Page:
June 2015 – Voyeur (Virgin Australia Magazine)
The Byculla Restaurant faces a particularly furious Mumbai streetscape in the once upscale, now decidedly down-at-the-heel, neighborhood of the same name. One of the city’s many elevated roadways (known euphemistically as ‘flyovers’) touches down at street level here, disgorging its blaring traffic at the feet of once elegant apartment buildings. Across the overpass, behind the faded stepped-pyramid façade of the Palace Cinema and the hawkers selling pomegranates and oranges and watermelons, the corrugated tin roof of Byculla railway station seems to rattle every time a local train screeches through, which is often. Pedestrians cluster together to maneuver their way into traffic, eyes straight ahead, palms stretched defiantly toward the windshields of the cars that have overrun the city like rats.
Save for the sound of car horns (deafening), the frenetic scene outside doesn’t cross the threshold of the restaurant. The wooden counter up front still sells convenient odds and ends to a few neighborhood people. The wood-fired oven in the back still turns out tray after tray of dainty cashew- and raisin-studded mawa cakes. The chai still flows steaming and sweet and milky, served slopping over the edges of dingy white cups onto dingy white saucers. A sign at the back, pointing toward a small mezzanine, indicates a family room on the upper level, though I’ve never seen anyone up there.
The owner of the Byculla Restaurant is a 90-odd-year-old man whom I’ll call Merwan. When I asked his name after an hour of friendly conversation, he smiled affably and shook his head saying, “No, that would not look nice.” (Owners of Irani cafés are notoriously cagey about stuff like this, often declining interviews altogether and always refusing to share recipes.) Merwan is soft-spoken and surprisingly light-footed, with eyes that are either naturally blue or cataracted into icy near-oblivion behind his thick-rimmed glasses.
Until about 15 years ago, he told me, business here was fine, though it had started its decline a decade before that. The wholesale market that used to operate across the street, the biggest in the city, ensured a steady stream of customers, particularly in the early morning. Then in 1981 the market moved to Vashi on the far side of Mumbai Harbour. “Every morning formerly I would open at 5:30. Twenty, thirty omelets would go. Now I open at 6 o’clock, but the business is not there. Fifty percent of the business has come down since the market left,” he told me. “Now the time has come we have to change it,” he shrugged and shook his head, “but I don’t want to go into all this big thing because it’s not easy to manage.”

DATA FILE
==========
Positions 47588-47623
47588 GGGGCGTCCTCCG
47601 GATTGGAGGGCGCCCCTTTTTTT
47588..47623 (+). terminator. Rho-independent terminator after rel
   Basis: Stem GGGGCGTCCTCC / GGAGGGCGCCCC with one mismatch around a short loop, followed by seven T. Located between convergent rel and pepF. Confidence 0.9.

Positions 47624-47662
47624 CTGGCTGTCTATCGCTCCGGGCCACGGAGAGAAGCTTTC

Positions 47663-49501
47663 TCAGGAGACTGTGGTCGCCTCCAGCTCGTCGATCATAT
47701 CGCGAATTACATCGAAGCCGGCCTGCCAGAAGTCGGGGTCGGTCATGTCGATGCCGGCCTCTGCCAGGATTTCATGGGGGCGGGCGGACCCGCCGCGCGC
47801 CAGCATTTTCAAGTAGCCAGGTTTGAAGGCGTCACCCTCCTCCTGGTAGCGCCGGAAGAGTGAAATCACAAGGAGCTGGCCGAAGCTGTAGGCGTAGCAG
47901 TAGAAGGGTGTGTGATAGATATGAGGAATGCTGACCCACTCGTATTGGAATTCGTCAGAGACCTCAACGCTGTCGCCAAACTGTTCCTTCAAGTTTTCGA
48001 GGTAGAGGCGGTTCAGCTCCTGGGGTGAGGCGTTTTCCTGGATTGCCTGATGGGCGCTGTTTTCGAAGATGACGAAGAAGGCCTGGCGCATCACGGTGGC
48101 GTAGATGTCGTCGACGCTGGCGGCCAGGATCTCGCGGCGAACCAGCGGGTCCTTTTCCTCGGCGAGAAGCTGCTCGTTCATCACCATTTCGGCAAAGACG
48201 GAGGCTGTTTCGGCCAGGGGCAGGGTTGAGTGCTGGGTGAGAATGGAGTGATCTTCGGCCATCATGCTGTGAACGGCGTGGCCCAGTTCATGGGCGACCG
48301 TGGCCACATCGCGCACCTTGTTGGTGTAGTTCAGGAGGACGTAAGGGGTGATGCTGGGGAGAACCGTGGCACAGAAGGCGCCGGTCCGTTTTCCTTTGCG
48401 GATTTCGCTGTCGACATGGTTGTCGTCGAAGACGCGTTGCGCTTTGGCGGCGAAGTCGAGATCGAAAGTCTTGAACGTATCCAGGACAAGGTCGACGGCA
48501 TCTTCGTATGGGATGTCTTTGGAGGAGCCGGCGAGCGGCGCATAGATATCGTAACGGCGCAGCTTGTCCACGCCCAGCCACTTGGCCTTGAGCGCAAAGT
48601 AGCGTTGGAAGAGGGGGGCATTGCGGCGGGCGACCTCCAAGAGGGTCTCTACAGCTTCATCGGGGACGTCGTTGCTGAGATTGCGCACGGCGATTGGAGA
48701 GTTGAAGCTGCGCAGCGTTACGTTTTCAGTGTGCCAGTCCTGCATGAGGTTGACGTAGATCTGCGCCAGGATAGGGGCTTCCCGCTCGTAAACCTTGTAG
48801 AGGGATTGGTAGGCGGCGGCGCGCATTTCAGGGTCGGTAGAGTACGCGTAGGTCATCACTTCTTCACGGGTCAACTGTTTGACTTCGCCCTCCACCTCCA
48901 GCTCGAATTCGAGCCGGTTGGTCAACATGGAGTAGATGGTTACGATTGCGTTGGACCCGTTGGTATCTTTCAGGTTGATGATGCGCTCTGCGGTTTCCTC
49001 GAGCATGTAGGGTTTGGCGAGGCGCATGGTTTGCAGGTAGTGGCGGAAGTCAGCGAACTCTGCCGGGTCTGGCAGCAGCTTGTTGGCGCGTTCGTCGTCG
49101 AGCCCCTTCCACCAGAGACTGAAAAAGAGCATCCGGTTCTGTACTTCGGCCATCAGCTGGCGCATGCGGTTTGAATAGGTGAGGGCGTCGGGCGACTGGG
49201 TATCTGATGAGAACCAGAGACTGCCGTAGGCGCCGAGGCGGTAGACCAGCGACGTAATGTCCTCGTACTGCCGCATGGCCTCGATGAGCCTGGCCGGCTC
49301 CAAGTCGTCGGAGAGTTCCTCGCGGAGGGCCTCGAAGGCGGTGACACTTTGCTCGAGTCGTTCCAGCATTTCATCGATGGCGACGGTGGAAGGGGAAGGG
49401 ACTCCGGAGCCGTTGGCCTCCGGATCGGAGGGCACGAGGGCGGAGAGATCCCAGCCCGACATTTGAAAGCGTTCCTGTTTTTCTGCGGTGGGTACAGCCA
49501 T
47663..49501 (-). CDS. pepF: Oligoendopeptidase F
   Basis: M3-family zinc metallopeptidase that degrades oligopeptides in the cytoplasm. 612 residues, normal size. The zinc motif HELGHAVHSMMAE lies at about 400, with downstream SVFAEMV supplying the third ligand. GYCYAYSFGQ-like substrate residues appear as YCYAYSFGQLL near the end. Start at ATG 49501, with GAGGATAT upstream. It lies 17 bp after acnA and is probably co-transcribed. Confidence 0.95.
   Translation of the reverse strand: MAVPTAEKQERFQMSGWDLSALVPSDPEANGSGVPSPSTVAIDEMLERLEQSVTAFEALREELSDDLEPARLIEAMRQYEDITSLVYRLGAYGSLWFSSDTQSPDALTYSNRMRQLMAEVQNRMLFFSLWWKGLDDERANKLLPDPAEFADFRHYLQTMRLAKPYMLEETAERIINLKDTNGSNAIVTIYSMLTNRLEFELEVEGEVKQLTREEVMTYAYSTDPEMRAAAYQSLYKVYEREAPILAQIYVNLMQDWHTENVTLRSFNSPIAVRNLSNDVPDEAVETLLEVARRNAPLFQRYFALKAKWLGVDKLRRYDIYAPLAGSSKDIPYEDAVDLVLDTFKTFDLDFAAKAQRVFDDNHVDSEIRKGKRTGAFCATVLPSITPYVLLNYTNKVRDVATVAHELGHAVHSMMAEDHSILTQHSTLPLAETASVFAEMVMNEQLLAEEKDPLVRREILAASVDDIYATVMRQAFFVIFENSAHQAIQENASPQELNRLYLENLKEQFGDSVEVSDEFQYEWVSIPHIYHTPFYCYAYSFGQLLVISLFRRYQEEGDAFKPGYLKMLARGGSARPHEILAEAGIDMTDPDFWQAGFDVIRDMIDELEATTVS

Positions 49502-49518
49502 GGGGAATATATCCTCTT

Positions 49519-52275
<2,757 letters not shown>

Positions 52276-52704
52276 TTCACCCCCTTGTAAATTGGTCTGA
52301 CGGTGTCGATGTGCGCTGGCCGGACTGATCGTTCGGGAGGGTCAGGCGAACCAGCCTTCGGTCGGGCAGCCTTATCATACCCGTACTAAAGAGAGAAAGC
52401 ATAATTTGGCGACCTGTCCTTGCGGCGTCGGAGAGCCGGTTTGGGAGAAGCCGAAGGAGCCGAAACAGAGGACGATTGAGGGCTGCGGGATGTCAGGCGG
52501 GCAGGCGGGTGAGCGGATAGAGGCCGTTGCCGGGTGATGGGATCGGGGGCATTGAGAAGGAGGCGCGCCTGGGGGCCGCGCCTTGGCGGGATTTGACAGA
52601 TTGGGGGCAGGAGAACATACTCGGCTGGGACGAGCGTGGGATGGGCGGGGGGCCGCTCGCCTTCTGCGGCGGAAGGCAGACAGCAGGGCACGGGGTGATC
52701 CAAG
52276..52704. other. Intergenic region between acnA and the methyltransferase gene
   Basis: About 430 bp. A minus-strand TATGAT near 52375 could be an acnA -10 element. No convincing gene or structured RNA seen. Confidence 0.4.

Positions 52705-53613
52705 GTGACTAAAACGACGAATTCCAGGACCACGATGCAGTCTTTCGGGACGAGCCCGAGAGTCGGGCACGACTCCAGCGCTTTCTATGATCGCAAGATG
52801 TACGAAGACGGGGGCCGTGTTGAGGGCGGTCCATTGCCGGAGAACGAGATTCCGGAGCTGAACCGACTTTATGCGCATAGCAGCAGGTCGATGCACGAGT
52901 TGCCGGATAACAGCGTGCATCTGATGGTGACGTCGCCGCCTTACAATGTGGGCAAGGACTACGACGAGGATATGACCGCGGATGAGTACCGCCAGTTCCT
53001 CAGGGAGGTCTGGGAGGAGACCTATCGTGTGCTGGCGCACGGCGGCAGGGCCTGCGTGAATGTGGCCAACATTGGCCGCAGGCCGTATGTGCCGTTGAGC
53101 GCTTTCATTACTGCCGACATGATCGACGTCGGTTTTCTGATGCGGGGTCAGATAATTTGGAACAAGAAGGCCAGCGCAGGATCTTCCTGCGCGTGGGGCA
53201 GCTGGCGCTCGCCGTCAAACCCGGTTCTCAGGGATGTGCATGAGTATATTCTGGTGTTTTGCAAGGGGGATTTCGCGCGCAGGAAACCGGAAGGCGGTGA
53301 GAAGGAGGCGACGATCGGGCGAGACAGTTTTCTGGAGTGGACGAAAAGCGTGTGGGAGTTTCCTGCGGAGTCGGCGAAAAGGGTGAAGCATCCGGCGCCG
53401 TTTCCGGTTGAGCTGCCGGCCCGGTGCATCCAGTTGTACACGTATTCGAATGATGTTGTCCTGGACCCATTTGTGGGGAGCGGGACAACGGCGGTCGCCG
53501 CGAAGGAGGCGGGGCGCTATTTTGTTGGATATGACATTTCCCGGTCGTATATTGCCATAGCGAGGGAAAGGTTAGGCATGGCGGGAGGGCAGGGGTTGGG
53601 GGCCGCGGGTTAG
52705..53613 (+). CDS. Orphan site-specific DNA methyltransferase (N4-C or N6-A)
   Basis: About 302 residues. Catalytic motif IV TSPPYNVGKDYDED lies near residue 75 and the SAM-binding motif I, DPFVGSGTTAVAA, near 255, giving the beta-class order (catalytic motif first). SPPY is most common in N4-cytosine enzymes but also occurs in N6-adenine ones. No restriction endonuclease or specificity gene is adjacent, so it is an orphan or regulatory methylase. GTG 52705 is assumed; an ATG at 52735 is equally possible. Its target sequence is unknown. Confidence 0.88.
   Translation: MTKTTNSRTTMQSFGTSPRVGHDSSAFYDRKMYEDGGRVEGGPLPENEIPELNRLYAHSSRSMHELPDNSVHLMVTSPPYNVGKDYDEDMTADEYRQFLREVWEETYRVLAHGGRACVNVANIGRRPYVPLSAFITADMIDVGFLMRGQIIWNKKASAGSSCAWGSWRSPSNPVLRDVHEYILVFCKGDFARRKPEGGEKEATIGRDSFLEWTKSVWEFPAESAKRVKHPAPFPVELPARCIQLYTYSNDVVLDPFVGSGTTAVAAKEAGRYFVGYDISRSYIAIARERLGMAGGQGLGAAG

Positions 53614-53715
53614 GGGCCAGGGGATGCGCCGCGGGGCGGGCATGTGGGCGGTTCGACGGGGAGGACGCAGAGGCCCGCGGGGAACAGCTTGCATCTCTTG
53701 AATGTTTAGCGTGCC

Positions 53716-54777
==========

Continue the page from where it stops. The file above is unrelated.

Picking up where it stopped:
The Byculla Restaurant is one of just a handful of the once ubiquitous Irani Cafés left in Mumbai. Bruce Carter, an Australian PhD candidate writing his dissertation on the Iranis, estimates that at the time of Independence there may have been as many as 350 Irani cafes in Bombay. Today, he says, there are maybe 40, about 10 of which remain authentic. It’s a well-known (and oft-repeated) fact that the Iranis are disappearing.
Founded by Irani immigrants (mostly Zoroastrian, but also Muslim and Bahai) in the first half of the 20th century, Iranis served simple food at low prices. They became the first democratic dining spaces in the city: cheap enough for the working poor, but respectable enough to be popular among the middle classes. They sold chai, baked goods and basic provisions. Deepak Rao, a city historian with a particular interest in Irani Cafés, told me, “except for condoms, the Iranis have sold everything.” They served breakfast items like omelets and brun maska, a sweet bun lathered with butter, to everyone from taxi drivers to businessmen. For more substantial meals they would serve kheema pav, simply spiced mutton mince with bread, or khemma pulav, the same mince under a bed of rice. College students swilled bottles of magenta Duke’s Raspberry Soda and spicy Pallonji’s ginger soda in radioactive yellow.